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Title: Photoreceptor transplantation in the degenerating retina
Author: Barber, A. C.
Awarding Body: University College London (University of London)
Current Institution: University College London (University of London)
Date of Award: 2013
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Retinal degenerative disorders are the leading cause of blindness in the developed world, resulting in loss of the photoreceptor cells and vision. Few treatments are available and none can reverse the loss of sight. Photoreceptor transplantation offers the potential to restore vision by replacing cells lost in disease. Previous work has demonstrated that, following transplantation, rod-precursor cells can migrate into the retina, differentiate into mature phenotypes and confer increased sensitivity to light in the rod range. However, rigorous assessment of whether transplanted photoreceptors can actually restore vision is required. In order to do this, we first optimized rod photoreceptor transplantation. To test the functionality of the transplanted rod photoreceptors, we selected a model in which improvements could be assessed unambiguously. The Gnat1-/- mouse, a model of stationary night-blindness, lacks rod a-transducin and thus has no rod function. We demonstrate that transplanted cells robustly integrate forming synaptic connections with the recipient. Integrated cells form inner/outer segments that appropriately expressed phototransduction proteins. Single cell recordings demonstrate that integrated cells are light responsive and intrinsic imaging of the visual cortex shows that visual signals generated by transplanted rods project to higher visual areas. These cells are also capable of restoring optokinetic head-tracking and visually-guided behavior in response to scotopic visual stimuli. A major question remains as to how amenable the heterogeneous diseases encompassed within retinal degenerative disorders will be to photoreceptor replacement and if treatment of late-stage disease is feasible. We performed a comprehensive assessment of photoreceptor transplantation in 6 murine models of inherited retinal degeneration encompassing different types and stages of degeneration. Transplantation is feasible in all models examined but disease type has a major impact on outcome, as assessed both by the morphology and number of integrated rod-photoreceptors. Integration can increase, decrease or remain constant with disease progression, depending upon the gene defect, with no correlation with disease severity. Robust integration into late-stage disease is possible in some disease types. We assessed features of the recipient microenvironment known to change during degeneration, namely gliosis, outer nuclear layer cyto-architecture and outer limiting membrane (OLM) integrity. Disruption of glial scarring and OLM integrity significantly increased integration to levels sufficient to restore optokinetic head-tracking responses in a model with an otherwise poor transplantation outcome. Together, these findings demonstrate the feasibility of photoreceptor transplantation as a strategy for the restoration of vision in retinal disease.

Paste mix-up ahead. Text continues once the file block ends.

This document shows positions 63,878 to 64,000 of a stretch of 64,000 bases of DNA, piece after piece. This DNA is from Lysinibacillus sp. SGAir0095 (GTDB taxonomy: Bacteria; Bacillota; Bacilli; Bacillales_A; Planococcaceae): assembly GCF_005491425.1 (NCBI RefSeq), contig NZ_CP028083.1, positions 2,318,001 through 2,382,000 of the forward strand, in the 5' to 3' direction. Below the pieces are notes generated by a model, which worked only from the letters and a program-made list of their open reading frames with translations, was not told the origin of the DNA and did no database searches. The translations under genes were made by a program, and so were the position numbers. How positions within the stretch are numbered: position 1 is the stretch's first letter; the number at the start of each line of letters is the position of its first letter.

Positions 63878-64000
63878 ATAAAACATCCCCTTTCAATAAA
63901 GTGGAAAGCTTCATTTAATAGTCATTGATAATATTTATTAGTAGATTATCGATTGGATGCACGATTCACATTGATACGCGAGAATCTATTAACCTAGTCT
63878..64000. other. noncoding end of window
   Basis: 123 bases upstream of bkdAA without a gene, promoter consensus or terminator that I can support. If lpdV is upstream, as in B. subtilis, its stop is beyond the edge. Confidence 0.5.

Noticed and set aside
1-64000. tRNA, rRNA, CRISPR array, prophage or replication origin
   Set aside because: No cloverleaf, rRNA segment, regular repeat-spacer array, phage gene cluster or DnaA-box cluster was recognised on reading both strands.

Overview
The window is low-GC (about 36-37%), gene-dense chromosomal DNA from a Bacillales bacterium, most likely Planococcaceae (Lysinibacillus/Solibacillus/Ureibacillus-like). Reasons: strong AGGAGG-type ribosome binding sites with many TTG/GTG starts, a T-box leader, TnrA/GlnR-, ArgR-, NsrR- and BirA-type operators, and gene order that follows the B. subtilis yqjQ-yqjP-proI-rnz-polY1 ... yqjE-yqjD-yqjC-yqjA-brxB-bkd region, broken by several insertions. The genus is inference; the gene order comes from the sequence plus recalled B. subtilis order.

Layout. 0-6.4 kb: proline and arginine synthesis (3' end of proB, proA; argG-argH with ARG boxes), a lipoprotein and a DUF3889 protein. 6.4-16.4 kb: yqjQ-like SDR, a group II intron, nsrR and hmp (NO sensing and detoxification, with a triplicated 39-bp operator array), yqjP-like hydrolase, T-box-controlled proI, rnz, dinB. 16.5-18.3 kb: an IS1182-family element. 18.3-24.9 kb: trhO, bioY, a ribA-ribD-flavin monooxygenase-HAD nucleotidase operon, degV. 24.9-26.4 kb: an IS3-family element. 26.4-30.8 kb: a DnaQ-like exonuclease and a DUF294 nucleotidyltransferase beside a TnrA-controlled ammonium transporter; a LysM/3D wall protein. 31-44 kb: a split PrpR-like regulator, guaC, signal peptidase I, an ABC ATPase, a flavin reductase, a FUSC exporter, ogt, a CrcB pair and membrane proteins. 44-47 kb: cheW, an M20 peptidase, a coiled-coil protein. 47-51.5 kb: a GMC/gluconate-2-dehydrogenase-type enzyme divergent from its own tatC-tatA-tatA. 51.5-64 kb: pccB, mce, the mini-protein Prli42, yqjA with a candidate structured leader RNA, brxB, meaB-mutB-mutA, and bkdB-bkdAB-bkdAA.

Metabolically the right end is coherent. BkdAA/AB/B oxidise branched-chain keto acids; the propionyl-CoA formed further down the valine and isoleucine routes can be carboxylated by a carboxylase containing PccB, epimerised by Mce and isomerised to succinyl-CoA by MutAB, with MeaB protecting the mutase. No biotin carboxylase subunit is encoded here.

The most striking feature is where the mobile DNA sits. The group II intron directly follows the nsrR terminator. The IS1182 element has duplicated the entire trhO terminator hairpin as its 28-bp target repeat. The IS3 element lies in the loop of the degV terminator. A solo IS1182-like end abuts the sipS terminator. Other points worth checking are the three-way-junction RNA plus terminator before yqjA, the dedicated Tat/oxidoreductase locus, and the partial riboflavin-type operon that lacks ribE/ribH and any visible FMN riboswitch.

Supervisor: Not available Sponsor: Not available
Qualification Name: Thesis (Ph.D.) Qualification Level: Doctoral
EThOS ID:  DOI: Not available